After months of preparation and creativity the Port St. Joe Jr./Sr. High School opened its student art gallery at Sacred Heart Hospital on the Gulf last Friday.


After months of preparation and creativity the Port St. Joe Jr./Sr. High School opened its student art gallery at Sacred Heart Hospital on the Gulf last Friday.



The weekend-long gallery showcased student art in a variety of styles from paints, to pencils to ceramics.



A variety of work adorned the walls, one section dedicated to Veterans Day-inspired works while others were creative pieces or portraits of celebrities and classmates.



Julie Hodges, the art teacher at the high school was excited to have a stream of students, parents and art-lovers through the room.



Each of her students entered one piece of art into the gallery and those who are passionate about pursuing a career in the creative field each showcased several additional pieces.



There were close to 150 pieces on display.



Hodges has taught art for 13 years, of which the first six were spent in Atlanta before taking a position at Port St. Joe Elementary School where she taught first grade.



She’s in her first year of teaching at the high school and has big plans for the art department.



In order to keep inspiring students, Hodges took a group of 17 students and three teachers to Atlanta earlier in the year. They visited the High Museum of Art, Savannah College of Art and Design and other cultural highlights.



Next March she’ll take 53 students to New York City on a visual arts tour with a hands-on workshop at one of the major museums.



Hodges’ goal is to move away from a general art class and be able to offer specialized classes at the school. Print work is a passion for Hodges and she’s working toward getting a printing press for the classroom. In addition, she’d like to have a 2-D working art room as well as a separate area dedicated to the creation of ceramics and sculpture.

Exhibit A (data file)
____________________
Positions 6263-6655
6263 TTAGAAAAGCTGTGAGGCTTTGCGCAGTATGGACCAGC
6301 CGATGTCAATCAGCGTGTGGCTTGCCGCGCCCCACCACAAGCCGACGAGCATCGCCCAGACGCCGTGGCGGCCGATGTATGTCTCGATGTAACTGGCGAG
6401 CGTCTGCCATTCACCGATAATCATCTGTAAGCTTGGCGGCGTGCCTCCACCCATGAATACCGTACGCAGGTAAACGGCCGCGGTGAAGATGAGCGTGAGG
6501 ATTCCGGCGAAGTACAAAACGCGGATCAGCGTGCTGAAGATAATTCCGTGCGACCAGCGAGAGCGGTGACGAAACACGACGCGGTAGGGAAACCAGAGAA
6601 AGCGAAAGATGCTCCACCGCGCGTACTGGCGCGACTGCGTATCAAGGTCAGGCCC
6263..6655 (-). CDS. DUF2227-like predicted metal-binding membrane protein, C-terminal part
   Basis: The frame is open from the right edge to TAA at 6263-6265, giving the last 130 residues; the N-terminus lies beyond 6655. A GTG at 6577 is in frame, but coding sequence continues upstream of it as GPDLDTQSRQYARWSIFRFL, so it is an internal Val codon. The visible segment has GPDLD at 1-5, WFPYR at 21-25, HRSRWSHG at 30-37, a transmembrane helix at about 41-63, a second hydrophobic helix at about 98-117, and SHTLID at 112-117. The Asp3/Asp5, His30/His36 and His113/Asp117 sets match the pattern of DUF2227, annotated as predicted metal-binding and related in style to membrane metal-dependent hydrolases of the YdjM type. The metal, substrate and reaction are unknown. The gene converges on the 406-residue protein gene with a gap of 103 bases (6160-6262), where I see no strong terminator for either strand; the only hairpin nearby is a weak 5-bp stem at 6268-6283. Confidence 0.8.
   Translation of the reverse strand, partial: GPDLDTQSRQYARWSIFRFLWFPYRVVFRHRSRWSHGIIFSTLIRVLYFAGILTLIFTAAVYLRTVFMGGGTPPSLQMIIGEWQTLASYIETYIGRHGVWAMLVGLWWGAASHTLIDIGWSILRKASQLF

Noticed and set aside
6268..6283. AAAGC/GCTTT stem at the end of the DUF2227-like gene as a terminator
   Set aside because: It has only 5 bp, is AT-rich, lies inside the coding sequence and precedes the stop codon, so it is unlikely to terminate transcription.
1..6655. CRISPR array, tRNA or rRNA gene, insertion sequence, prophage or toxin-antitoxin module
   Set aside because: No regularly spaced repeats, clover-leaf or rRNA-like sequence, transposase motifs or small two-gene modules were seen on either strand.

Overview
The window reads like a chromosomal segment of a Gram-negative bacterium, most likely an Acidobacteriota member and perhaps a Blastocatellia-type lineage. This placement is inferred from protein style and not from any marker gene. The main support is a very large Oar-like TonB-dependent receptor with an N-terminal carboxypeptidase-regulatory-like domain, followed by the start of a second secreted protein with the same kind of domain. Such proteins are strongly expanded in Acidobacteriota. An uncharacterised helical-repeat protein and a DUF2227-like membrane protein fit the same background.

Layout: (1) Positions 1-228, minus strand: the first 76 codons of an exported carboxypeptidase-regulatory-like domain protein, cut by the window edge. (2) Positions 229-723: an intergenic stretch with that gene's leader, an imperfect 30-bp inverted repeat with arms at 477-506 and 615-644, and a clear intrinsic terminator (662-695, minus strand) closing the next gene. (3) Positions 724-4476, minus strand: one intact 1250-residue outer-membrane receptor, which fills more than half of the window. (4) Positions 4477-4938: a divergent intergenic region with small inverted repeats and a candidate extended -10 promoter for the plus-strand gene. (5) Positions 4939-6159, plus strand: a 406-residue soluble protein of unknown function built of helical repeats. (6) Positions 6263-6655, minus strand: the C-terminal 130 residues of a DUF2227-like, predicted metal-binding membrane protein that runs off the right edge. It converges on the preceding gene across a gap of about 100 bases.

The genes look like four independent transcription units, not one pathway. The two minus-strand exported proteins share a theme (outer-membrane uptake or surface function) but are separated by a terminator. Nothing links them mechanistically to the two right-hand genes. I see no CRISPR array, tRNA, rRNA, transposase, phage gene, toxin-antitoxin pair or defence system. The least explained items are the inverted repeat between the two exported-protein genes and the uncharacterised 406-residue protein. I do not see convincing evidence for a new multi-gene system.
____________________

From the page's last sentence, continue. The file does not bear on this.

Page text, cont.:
“For me it wasn’t sports or academics that was my inspiration, it was always art,” said Hodges. “If students are not gifted in sports or academics, what else do they feel they can turn to for their inspiration? I always felt like it was art.”



In the future she hopes to get her students involved in the National Art Honor Society, host more art shows, enter regional art shows and bring in guest artists to work alongside the students on community projects.



Hodges hopes that these expansions will allow students to “find their medium of choice” and are able to further explore their passion for art whether they aspire to a creative career or simply a rewarding hobby.



“We need creative thinkers and problem solvers in our society, and I believe art will lead students down this path,” she said.



Kim Harrison, a member of the Gulf Alliance for Local Arts (GALA) added, “It’s a chance for kids to shine.”



A not-for-profit organization, GALA is dedicated to advancing and supporting the arts and all its forms to promote education, communication and appreciation throughout Gulf County.



Harrison went on to say that additional student art was recently sent to Tallahassee for an art show and that six students who contributed to the gallery were selected by teachers to take part in the Student Art Day event during this week’s Plein Air Paint-Out.



During the event, taking place in Carrabelle, these students will paint one-on-one with a participating professional artist and receive personalized instruction.